Second-grader John’s unsophisticated interpretation of a turkey was the featured creative display. Framed and loosely taped to the hall wall, it functioned as the morning’s primary welcoming committee of each student that entered the classroom.
“A representation of artistic genius,” Mrs. Campbell said. “Every student is talented, but John has ascended beyond the mediocrity of his contemporaries.”
The morning bell echoed throughout the school, and Lisa collapsed onto her desk. The room buzzed with conversation. Remedial mathematical equations adored the blackboard. A black electrical pencil sharpener and a lone apple sat upon the teacher’s desk.
“Alright, class. Remove your literature books and let’s begin today’s lesson,” Mrs. Campbell said.
Lisa thrust her hand into the air.
“Yes, Lisa?” Mrs. Campbell asked.
“I need a pass to the restroom,” Lisa said.
“You’ve just arrived, dear. You didn’t go before class?”
“I didn’t have time. I can’t hold it.”
“Very well. I don’t want you to have an accident,” Mrs. Campbell said and presented a permission slip to Lisa. “Don’t linger in the hallway.”
Lisa smirked. “I won’t,” she said.
As Lisa stood in the hallway, she couldn’t help but mock John’s artwork. She blew a raspberry and rolled her eyes. “Ridiculous!”
After ensuring there were no witnesses, Lisa detached the drawing and crumbled it into a ball. She forced it into her pocket and rushed to the restroom.
The restroom was aromatic of the most recent occupants. A couple of small fishbowl styled sinks aligned the checker patterned wall. There was an empty paper towel dispenser and an overflowing trashcan beside the door.
Lisa opened the graffiti infused blue restroom stall door and contemplated her actions. She knew she needed to dispose of the evidence and tossed the crumbled artwork into the unsightly commode. During the flush, the drawing became wedged, and water cascaded onto the floor. Rattled, Lisa rushed from the scene of her devious misconduct.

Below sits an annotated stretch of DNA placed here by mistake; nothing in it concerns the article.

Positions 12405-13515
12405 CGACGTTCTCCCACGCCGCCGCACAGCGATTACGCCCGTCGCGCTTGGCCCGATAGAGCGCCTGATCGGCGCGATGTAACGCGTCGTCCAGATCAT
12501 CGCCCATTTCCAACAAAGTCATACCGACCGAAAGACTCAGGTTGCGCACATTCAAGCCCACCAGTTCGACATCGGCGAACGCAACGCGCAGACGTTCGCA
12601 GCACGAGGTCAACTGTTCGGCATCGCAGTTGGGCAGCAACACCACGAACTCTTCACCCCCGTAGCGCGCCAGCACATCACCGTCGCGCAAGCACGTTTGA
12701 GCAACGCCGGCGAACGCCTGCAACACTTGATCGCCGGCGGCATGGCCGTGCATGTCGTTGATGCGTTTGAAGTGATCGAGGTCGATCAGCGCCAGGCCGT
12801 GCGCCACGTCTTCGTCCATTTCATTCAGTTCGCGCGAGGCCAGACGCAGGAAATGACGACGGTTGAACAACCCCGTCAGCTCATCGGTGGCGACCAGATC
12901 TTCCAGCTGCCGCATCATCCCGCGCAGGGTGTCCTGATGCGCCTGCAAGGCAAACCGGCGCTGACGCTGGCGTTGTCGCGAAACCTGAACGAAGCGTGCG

“No running in the hallway!” the janitor said.
“Yes, sir!” Lisa said.
Lisa froze in place.
“Were you in the restroom?” the janitor asked.
“I have to get to class!” Lisa said.
Lisa presented the hall pass to Mrs. Campbell.
“Take your seat,” Mrs. Campbell said.
Lisa trembled with anxiety. There was an abrupt knock on the door. Lisa feared it was the janitor.
“Mr. Sampson, what a surprise,” Mrs. Campbell said. “How can I help you this morning?”
The detailed whispers of the janitor were unclear.
“Lisa Marsh!” Mrs. Campbell said. “Come here!”
As her classmates snickered, Lisa joined Mrs. Campbell and the Janitor.
“What happened in the restroom?” Mrs. Campbell asked.
“I’m not sure what you’re referring to, Mrs. Campbell,” Lisa said.
The janitor held John’s water-soaked and crumbled drawing.
“What do you know about this?” the janitor asked. “It appears to have caused an overflow in the restroom.”
“Lisa?” Mrs. Campbell asked.
“I can explain,” Lisa said. “I was frustrated. I wasn’t thinking clearly.”
“Please, continue,” Mrs. Campbell said.
“It’s just, you’re always bragging on John’s artwork, and I was jealous. I removed it from the wall and attempted to flush it,” Lisa said.
“Lisa, I apologize. John’s work isn’t any better than anyone else’s,” Mrs. Campbell said.
“But you’re always saying he’s a genius.”
“John is an orphan. He doesn’t have anyone else to uplift and praise his achievements. It was never my intention to belittle anyone,” Mrs. Campbell said.
“I didn’t realize he was alone,” Lisa said.
“I realize that, but you could have expressed your concerns in a healthier manner. Your actions are unacceptable,” Mrs. Campbell said. “I must call your parents.”
“Don’t you owe Mr. Sampson an apology?” Mrs. Campbell asked.
“I’m sorry, sir.”
“You’re young. Accept it as a learning experience, and move forward,” Mr. Sampson said.
“I have a better idea. Do you have an extra mop?” Mrs. Campbell asked.
“I certainly do,” Mr. Sampson said. “Follow me, dear.”
Lisa spent the rest of the morning getting acquainted with the tools of the Janitorial trade.
Mop, squeeze into the bucket and repeat.
It was a valuable lesson in humility; she’d not soon forget.
Nelson Samuels is an award-nominated author, music producer, and filmmaker. He lives in south Georgia with his daughter and three cats.